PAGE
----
refName_g - the number of groups in the Regex (excluding 0)

If no match occurs, then the refName variable is set to the default (unless this is absent). Also, the following variables are removed:

refName_g0
refName_g1
refName_g

If the match number is set to a negative number, then all the possible matches in the sampler data are processed. The variables are set as follows:

refName_matchNr - the number of matches found; could be 0
refName_n, where n = 1,2,3 etc-the strings as generated by the template
refName_n_gm, where m=0,1,2 - the groups for match n
refName - always set to the default value
refName_gn - not set

Note that the refName variable is always set to the default value in this case, and the associated group variables are not set.

And also regular expression extractor lets you to extract data not only from response body and also from headers, response code and many more as shown in the screenshot. Lets say if you want to extract some data from header section, add regular expression extractor as a child to the http sampler and in the response field check configuration just select Header option. You can also instruct Regular expression Extractor where to look for the dynamic data such as only main sample or sub samples etc.

How to use Beanshell processor

Beanshell is the most advanced of JMeter built-in components which supports Java syntax and extends it with scripting language features. Beanshell entities available in JMeter have access to both internal JMeter APIs and any external classes which are loaded into JMeter class-path (make sure that you drop necessary jars into /lib/ext folder of your JMeter installation and place all necessary “import” statements at the top of your Beanshell scripts).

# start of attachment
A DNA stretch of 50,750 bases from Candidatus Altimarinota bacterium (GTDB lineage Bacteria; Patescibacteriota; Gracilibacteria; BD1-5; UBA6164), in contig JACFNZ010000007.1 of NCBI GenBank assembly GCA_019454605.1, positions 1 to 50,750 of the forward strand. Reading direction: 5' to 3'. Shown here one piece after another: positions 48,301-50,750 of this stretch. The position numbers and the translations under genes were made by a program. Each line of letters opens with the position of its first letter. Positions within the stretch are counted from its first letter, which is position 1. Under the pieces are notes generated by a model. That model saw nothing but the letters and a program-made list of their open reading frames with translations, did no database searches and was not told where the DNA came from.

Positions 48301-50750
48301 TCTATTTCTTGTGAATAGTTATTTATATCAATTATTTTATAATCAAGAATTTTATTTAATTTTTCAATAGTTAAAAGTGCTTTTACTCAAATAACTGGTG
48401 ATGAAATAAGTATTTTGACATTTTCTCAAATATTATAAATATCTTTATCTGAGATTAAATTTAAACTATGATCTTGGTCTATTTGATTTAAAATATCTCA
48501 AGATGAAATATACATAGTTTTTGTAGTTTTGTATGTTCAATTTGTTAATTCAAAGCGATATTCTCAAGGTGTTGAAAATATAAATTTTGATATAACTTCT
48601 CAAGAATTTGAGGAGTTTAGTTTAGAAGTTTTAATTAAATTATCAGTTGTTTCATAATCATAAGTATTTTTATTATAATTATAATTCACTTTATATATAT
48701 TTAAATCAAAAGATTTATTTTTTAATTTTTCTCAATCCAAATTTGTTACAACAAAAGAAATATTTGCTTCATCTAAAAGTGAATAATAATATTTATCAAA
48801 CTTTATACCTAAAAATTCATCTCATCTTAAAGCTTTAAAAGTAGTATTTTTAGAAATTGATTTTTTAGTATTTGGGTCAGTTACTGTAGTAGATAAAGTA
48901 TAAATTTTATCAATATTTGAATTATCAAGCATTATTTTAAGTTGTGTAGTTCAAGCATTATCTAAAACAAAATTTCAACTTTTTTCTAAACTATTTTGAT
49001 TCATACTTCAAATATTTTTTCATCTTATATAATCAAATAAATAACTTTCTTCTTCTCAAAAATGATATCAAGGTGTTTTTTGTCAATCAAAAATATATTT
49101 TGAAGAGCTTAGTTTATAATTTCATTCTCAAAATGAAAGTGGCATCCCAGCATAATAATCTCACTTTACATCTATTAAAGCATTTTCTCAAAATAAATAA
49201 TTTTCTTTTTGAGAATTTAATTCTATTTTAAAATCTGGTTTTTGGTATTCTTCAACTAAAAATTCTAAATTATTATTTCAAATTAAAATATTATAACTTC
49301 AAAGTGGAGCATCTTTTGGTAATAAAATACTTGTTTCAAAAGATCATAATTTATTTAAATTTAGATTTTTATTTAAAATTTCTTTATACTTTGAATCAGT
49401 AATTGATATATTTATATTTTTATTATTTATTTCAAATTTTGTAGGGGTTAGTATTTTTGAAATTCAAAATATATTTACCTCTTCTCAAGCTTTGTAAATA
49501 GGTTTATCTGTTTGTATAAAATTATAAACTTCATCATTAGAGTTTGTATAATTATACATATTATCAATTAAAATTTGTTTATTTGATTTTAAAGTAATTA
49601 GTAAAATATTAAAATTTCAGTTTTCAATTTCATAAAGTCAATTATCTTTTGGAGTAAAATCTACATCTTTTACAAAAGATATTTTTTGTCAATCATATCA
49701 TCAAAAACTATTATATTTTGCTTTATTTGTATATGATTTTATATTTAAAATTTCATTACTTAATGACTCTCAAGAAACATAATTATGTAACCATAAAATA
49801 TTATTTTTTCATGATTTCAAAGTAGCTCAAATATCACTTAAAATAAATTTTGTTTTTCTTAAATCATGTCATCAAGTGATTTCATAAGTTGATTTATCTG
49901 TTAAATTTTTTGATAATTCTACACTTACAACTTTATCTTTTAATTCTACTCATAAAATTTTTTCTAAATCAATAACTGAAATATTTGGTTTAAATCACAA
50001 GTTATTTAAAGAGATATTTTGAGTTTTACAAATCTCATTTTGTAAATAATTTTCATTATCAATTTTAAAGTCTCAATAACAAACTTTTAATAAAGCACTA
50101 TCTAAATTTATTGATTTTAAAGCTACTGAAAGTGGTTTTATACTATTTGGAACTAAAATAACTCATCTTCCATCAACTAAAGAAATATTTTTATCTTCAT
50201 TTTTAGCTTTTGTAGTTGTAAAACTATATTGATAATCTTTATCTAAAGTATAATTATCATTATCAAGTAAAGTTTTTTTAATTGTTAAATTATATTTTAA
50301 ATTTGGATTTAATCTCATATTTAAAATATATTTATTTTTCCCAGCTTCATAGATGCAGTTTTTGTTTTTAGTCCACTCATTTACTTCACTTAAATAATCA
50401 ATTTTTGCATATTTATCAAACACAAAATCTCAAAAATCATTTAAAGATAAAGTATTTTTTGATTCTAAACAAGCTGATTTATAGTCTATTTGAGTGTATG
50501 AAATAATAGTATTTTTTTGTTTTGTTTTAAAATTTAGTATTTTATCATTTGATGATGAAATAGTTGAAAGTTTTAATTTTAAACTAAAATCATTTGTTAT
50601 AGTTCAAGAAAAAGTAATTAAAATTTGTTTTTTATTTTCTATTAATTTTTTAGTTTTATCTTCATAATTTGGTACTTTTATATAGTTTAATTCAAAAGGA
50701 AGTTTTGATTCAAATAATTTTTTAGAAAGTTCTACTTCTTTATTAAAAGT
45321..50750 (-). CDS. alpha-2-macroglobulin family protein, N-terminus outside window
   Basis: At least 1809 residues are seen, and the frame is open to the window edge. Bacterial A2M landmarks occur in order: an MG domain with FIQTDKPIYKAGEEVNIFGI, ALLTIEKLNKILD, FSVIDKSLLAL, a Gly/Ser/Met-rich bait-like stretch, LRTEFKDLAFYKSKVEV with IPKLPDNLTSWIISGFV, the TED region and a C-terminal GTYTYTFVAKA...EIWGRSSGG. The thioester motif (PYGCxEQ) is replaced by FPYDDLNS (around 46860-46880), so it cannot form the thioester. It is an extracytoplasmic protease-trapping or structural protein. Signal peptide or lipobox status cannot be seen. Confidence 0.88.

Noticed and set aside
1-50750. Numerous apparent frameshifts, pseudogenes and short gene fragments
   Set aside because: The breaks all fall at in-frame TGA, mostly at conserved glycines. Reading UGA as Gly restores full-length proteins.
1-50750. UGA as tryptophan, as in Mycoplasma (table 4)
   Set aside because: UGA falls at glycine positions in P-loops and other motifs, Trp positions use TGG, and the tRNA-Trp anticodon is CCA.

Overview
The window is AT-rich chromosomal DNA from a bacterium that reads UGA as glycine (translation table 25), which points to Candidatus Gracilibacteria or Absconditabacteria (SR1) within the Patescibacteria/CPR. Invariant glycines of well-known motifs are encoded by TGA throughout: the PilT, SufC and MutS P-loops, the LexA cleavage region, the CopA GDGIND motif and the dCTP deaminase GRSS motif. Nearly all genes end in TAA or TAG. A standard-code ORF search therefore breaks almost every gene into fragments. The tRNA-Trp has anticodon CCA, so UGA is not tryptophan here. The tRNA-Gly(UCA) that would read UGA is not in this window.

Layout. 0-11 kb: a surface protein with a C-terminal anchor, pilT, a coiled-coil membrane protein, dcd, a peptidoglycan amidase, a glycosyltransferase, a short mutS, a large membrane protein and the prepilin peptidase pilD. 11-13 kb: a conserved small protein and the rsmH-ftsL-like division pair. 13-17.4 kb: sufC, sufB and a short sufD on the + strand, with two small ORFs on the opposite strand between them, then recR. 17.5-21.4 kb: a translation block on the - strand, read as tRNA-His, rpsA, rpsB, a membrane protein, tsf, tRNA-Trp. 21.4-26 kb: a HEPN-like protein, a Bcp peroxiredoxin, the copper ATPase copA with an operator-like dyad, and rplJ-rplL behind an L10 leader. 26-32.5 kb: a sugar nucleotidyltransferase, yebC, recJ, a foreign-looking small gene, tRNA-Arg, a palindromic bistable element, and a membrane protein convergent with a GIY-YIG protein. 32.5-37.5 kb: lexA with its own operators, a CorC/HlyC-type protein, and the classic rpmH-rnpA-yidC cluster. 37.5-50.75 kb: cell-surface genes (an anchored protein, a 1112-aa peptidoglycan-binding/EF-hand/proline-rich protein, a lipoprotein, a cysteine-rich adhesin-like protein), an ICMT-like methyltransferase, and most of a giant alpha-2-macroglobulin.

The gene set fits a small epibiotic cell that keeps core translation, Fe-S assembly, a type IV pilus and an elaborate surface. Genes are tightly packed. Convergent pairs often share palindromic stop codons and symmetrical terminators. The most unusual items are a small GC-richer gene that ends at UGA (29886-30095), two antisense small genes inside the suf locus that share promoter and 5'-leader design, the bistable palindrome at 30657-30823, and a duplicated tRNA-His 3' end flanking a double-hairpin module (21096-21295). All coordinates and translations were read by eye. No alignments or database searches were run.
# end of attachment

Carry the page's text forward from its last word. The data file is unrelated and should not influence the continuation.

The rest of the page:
Apache JMeter provides various Beanshell components such as:

Beanshell Sampler – a standalone Sampler

Beanshell Pre Processor – a Pre Processor to another Sampler which is executed before Sampler and can be used for pre-requisites setup, i.e. to generate some input 

Beanshell Post Processor – a Post Processor which is executed after Sampler and can be used for recovery or clean up

Beanshell Assertion – an advanced Assertion with full access to JMeter API .Java conditional logic can be used to set assertion result

__Beanshell function – a JMeter Function which allows the execution of custom Beanshell code during a Sampler run

Lets understand in detail with a simple example, we have a scenario where the extracted value from the response of a request sampler has to be saved in to a file. We can achieve this using Beanshell Post processor. The steps can be as follows:

  1. Add a request sampler to the thread group.
  2. To the request sampler, add a regular expression extractor post processor to extract a certain value from the response.
  3. Now add a beanshell post processor as a child to the request sampler to save extracted value into a file.

Now your test plan should look like below:

Bs

In order to save data into a file, following code has to be written in the beanshell processor:

import java.text.SimpleDateFormat;

String tempVar = "D:\\JmeterDownloads\\Scan.csv";
// Get the ScanDate and ScanName 
String scanDate = vars.get("scanDate");
String scanName = vars.get("scanName");

//Create a New fileoutput stream
f= new FileOutputStream(tempVar,true);

// Create new printStream to write data into file
p = new PrintStream(f); 

if(scanDate.equals("NONE")){
 p.println(scanName+", NA");
}
else{
 Long l = new Long(scanDate);
 Date d = new Date(l * 1000L);
 SimpleDateFormat ft = new SimpleDateFormat("dd/MM/yyyy");
 p.println(scanName+","+ft.format(d));
}
// Close fileoutput stream and printstream
p.close();
f.close();